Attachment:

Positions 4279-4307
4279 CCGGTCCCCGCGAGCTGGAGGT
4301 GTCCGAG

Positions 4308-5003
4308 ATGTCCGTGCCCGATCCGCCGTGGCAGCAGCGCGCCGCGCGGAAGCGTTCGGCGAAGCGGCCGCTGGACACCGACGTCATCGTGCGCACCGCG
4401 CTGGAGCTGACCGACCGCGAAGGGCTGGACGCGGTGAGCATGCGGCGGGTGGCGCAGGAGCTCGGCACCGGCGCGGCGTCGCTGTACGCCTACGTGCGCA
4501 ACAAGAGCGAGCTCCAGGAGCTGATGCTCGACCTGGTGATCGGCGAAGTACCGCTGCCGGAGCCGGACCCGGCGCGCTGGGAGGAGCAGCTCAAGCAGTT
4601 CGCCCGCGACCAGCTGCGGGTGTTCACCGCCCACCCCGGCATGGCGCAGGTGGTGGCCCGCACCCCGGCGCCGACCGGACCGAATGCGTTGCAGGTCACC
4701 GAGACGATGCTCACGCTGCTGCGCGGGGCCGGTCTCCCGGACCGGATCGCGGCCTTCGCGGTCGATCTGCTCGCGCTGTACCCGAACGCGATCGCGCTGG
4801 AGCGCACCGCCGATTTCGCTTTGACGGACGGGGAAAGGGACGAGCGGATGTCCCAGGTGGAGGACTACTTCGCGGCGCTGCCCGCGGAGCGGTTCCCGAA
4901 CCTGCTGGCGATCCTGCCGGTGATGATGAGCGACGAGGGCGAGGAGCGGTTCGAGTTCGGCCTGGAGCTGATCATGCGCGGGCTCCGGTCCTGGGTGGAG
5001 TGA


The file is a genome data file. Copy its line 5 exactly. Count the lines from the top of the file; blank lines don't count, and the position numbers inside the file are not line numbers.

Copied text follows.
4308 ATGTCCGTGCCCGATCCGCCGTGGCAGCAGCGCGCCGCGCGGAAGCGTTCGGCGAAGCGGCCGCTGGACACCGACGTCATCGTGCGCACCGCG